Review

The Last Kabbalist of Lisbon

by Richard Zimler

In 1492 King
Ferdinand and Queen Isabella of Spain expelled the Jews from their
country. Many fled east, becoming Sephardic Jews, while others
sought solace in Spain's Iberian neighbor, Portugal. The Spanish
monarchs demanded their Portuguese colleague follow their example
--- they even offered their daughter's hand in marriage as an
incentive. At the last moment, in 1497, King Manuel of Portugal
decided instead to close the borders to his Jewish subjects and to
inflict upon them a forced conversion to Christianity. Now known as
New Christians, to distinguish them from Old Christians, many
former Jews risked their lives to practice their religion in
secret. Nine years later, while suffering from the effects of
drought and plague, the Old Christian citizens of Lisbon,
Portugal's capital city, rampaged against their New Christian
neighbors and rounded them up for a bonfire to appease God's anger,
thrusting the city into chaos and turmoil. Against this backdrop,
young Berekiah Zarco (New Christian name: Pedro) seeks the murderer
of his Uncle Abraham, a master of the Jewish form of mysticism
called Kabbalah.

Sent outside the city on an errand for his Uncle Abraham, Berekiah
returns to Lisbon one Sunday in April of 1506 to find the city in
an uproar. All passersby are interrogated about their religious
affiliation; houses in the Jewish quarter are broken into and
ransacked; New Christians, young and old alike, are killed,
mutilated, and dragged to the bonfire. Returning from the peaceful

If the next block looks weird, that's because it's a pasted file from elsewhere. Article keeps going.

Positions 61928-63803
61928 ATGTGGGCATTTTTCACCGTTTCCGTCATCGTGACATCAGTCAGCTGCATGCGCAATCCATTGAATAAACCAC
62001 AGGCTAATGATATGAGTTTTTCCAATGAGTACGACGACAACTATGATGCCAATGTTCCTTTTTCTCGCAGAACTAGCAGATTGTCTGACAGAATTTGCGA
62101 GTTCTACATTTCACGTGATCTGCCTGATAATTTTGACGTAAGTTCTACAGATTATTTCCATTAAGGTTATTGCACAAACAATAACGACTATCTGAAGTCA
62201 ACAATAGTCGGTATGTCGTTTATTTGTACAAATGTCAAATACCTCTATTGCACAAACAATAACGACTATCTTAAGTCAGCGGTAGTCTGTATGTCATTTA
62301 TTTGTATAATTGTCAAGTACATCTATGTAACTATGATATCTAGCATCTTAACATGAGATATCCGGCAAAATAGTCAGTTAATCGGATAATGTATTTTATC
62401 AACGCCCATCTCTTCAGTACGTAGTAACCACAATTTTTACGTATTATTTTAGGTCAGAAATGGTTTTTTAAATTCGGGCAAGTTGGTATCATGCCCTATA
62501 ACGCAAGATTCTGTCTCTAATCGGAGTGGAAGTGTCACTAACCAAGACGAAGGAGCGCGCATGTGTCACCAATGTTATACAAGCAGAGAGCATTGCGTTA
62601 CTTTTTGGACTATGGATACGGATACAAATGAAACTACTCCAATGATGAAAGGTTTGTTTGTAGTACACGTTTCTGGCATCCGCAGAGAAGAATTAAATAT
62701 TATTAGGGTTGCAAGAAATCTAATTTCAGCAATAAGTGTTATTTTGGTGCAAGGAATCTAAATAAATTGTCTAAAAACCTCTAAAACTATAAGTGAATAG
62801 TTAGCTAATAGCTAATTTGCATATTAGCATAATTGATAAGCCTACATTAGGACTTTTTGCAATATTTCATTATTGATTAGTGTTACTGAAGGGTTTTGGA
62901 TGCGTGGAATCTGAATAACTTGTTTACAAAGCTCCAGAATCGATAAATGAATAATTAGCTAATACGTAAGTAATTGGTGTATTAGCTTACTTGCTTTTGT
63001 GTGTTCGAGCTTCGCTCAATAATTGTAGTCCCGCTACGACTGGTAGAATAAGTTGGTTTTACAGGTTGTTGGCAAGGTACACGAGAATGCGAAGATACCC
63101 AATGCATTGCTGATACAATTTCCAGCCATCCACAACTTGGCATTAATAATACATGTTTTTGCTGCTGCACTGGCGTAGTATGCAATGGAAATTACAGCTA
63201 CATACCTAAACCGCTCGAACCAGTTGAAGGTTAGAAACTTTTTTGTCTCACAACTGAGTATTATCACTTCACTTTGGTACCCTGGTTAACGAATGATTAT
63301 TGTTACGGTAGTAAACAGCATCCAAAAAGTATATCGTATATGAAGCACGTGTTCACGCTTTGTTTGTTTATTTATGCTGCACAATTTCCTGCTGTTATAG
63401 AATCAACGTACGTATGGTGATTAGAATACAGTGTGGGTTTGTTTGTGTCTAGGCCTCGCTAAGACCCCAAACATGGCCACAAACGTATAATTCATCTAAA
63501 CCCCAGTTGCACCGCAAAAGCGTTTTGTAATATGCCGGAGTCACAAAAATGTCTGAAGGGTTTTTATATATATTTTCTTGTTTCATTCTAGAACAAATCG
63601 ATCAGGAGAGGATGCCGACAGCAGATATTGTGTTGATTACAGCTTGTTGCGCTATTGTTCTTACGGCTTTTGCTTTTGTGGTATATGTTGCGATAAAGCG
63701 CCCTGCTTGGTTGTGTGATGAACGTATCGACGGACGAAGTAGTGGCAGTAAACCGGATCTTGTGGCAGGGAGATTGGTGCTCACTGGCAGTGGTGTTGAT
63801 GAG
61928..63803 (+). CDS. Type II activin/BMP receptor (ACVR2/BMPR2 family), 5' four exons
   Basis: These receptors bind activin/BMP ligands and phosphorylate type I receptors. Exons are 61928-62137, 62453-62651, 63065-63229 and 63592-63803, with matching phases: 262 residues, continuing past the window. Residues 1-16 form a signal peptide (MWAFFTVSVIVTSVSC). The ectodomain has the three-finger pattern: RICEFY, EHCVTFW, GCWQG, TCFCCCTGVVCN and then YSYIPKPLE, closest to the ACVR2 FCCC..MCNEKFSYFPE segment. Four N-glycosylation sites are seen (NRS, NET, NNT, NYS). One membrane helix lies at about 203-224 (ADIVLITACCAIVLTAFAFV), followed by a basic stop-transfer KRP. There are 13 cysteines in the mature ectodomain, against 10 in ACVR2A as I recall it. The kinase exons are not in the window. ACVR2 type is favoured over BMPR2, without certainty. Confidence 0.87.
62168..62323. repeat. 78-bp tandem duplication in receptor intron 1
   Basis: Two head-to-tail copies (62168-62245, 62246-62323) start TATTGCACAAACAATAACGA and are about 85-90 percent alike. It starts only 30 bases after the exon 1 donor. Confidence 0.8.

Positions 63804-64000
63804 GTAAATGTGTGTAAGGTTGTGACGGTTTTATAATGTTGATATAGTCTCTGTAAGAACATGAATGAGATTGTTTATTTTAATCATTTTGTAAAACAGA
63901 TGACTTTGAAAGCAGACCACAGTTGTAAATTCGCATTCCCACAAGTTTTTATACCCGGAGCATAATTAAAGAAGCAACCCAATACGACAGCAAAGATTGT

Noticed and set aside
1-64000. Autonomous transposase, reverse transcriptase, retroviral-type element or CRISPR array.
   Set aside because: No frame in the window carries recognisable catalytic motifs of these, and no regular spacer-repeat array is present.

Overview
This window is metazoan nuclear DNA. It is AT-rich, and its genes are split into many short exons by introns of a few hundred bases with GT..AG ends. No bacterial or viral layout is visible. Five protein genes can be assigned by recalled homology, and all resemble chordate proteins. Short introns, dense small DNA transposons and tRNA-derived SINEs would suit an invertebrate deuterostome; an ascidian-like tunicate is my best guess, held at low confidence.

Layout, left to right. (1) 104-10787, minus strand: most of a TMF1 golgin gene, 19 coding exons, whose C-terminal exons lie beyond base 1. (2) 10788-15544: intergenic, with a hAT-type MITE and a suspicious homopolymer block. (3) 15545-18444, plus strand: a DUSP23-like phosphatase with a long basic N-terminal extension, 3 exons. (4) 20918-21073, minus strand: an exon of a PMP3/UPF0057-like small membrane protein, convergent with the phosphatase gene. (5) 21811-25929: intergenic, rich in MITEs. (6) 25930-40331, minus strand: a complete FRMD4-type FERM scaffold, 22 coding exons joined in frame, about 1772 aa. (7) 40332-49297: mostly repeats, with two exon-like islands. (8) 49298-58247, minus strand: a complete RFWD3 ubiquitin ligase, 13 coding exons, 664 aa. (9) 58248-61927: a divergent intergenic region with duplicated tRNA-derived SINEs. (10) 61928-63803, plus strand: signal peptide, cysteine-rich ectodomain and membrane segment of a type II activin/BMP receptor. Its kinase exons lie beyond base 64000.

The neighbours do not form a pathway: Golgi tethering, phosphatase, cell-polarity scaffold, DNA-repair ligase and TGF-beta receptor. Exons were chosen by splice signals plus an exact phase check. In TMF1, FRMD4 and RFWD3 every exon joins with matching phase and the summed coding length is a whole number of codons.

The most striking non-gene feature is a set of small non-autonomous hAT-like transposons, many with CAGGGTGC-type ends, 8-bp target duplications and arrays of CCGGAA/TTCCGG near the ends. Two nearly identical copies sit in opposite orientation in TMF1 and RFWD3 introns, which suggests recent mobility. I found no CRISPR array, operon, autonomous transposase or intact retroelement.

countryside, Berekiah hurries home to discover the fate of his
family --- his uncle, aunt, mother, and two younger siblings. Only
his uncle is at home, hidden in the secret cellar that serves as
prayer room and workspace for producing forbidden illustrated
Jewish manuscripts. Abraham is not alone, however; next to his dead
and naked body lies the unclothed body of an unknown young woman.
The cellar, whose existence is known to only a few people, is
locked from the inside (forcing Berekiah to break in), and the
small windows are too little to allow the passage of even a young
child.  

Distraught over the loss of his beloved uncle and religious
instructor, Berekiah soaks in the details of the crime scene, but
the riot outside has not stopped even in the face of this tragedy.
As his family members and friends slowly return (or their deaths
are reported), Berekiah braves the turmoil of the city to discover
the identity of his uncle's killer. Knowing that the cellar's
existence has been kept a secret to all but his uncle's secret
circle of prayer group, Berekiah suspects a Jew, a close friend,
has betrayed them.

Although it is primarily a mystery --- and a well-conceived,
tightly woven one at that --- THE LAST KABBALIST OF LISBON is also
a book about faith. How can anyone retain a belief in God in the
face of such mutilation? As the apprentice to a Kabbalist master,
Berekiah learns the most sacred lessons of the Torah, the holy
book. A religious youth given to religious visions, he welcomes the
chance to serve God, but his uncle's death and the simultaneous
bloodshed outside the cellar walls test his faith beyond what he
had dreamed possible. The carnage gives birth to a new world, a
secular one devoid of faith, in which Berekiah must find his way
without the aid and wisdom of his Kabbalah master.

Kabbalah has recently won many new converts, particularly in the
United States, where masters have instructed even members of the
Hollywood elite. An American living in Portugal, Richard Zimler has
provided an introduction to the history of Kabbalah and written an
engaging mystery. When this book first came out in Portugal, it
became the number-one bestseller. Even those without a tie to
either Portugal or Kabbalah teachings should take a look at this
captivating first novel.

Reviewed by Katrin Sjursen on January 22, 2011

The Last Kabbalist of Lisbon
by Richard Zimler

  • Publication Date: March 15, 2000
  • Genres: Fiction, General Fiction
  • Paperback: 318 pages
  • Publisher: Overlook TP
  • ISBN-10: 1585670227
  • ISBN-13: 9781585670222